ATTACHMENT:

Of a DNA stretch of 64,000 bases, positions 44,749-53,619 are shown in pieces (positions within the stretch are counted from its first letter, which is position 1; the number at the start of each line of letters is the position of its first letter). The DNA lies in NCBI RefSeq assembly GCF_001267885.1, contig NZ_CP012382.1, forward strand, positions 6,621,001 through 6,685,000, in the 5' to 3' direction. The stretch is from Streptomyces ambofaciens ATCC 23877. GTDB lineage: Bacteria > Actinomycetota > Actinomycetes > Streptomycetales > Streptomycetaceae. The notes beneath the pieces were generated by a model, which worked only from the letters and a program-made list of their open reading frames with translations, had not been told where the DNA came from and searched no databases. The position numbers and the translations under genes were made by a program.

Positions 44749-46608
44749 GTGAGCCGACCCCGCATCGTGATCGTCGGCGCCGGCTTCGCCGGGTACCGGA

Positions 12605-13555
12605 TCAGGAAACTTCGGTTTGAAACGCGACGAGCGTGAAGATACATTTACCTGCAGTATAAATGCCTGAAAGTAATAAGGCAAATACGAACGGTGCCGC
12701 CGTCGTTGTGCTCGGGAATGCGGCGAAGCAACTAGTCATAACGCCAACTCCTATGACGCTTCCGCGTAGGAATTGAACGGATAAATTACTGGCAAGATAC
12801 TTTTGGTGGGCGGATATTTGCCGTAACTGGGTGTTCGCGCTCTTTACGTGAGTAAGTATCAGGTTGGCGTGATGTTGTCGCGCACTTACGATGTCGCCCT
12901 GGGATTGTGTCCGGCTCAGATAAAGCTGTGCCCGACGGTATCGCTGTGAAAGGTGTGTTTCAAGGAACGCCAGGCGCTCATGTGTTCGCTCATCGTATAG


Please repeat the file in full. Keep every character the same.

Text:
Of a DNA stretch of 64,000 bases, positions 44,749-53,619 are shown in pieces (positions within the stretch are counted from its first letter, which is position 1; the number at the start of each line of letters is the position of its first letter). The DNA lies in NCBI RefSeq assembly GCF_001267885.1, contig NZ_CP012382.1, forward strand, positions 6,621,001 through 6,685,000, in the 5' to 3' direction. The stretch is from Streptomyces ambofaciens ATCC 23877. GTDB lineage: Bacteria > Actinomycetota > Actinomycetes > Streptomycetales > Streptomycetaceae. The notes beneath the pieces were generated by a model, which worked only from the letters and a program-made list of their open reading frames with translations, had not been told where the DNA came from and searched no databases. The position numbers and the translations under genes were made by a program.

Positions 44749-46608
44749 GTGAGCCGACCCCGCATCGTGATCGTCGGCGCCGGCTTCGCCGGGTACCGGA

Positions 12605-13555
12605 TCAGGAAACTTCGGTTTGAAACGCGACGAGCGTGAAGATACATTTACCTGCAGTATAAATGCCTGAAAGTAATAAGGCAAATACGAACGGTGCCGC
12701 CGTCGTTGTGCTCGGGAATGCGGCGAAGCAACTAGTCATAACGCCAACTCCTATGACGCTTCCGCGTAGGAATTGAACGGATAAATTACTGGCAAGATAC
12801 TTTTGGTGGGCGGATATTTGCCGTAACTGGGTGTTCGCGCTCTTTACGTGAGTAAGTATCAGGTTGGCGTGATGTTGTCGCGCACTTACGATGTCGCCCT
12901 GGGATTGTGTCCGGCTCAGATAAAGCTGTGCCCGACGGTATCGCTGTGAAAGGTGTGTTTCAAGGAACGCCAGGCGCTCATGTGTTCGCTCATCGTATAG